From Edutopia: “Much has been said about the iPad being a revolutionary device for education. There are even education conferences that are dedicated to its use. About a year ago, after the death of Apple founder Steve Jobs, 60 Minutes ran a piece on how the iPad was being used as an assistive technology with autistic students. This piece was eye opening for many — it showed the potential for this device as an assistive technology and how it can change learning for students with disabilities or impairments.
Meaghan Roper, a junior at Burlington High School, shares a similar story with the iPad. When Meaghan was six years old, she was diagnosed with a visual impairment. In the eighth grade, she started to notice a decline in her vision. She sought out surgery to repair or delay her vision decline, and while successful, the procedure did not hold for very long.
The following year, Meaghan entered Burlington High School as a freshman. It was decided that she would have a laptop coupled with assistive software programs to assist with her visual impairment. She read all of her books on this laptop and was able to use several features in Microsoft Word. She had her teachers documents scanned and printed in large fonts. Meaghan also used an audio book reader for some of her classes. In short, she had to be aware and proficient in many technologies and applications to stay current with her studies in all of her classes. This all changed at the beginning of her sophomore year — the year that Burlington High School launched their 1:1 iPad initiative.”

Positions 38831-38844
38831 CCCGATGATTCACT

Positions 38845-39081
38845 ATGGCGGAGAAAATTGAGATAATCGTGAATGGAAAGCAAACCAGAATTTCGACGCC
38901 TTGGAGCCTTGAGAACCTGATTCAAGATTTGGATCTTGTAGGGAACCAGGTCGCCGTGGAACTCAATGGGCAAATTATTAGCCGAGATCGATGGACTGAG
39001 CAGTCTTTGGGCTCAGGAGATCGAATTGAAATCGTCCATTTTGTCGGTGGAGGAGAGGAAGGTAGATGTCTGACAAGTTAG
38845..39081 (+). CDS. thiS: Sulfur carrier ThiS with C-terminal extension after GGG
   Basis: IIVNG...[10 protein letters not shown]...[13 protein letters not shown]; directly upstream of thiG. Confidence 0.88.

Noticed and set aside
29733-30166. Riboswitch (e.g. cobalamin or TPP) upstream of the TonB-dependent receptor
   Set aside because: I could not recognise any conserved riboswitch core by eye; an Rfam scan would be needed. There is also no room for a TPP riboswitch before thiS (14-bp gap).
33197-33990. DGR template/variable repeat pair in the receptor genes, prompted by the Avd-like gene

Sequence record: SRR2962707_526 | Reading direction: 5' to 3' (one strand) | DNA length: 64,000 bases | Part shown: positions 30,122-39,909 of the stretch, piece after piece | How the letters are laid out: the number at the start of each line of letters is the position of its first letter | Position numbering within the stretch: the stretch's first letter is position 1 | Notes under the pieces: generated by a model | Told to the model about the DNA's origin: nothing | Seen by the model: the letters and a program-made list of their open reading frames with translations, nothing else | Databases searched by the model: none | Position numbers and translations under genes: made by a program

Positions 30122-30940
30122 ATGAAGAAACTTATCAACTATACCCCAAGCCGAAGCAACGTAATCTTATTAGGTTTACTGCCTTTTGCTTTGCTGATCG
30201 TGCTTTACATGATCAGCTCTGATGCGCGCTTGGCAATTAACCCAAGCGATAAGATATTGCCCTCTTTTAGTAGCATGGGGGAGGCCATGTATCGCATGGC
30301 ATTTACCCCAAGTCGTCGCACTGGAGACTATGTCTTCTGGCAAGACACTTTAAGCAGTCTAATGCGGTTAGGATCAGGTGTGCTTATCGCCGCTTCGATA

Find out more… Assistive Technology and the 1:1 Student | Edutopia.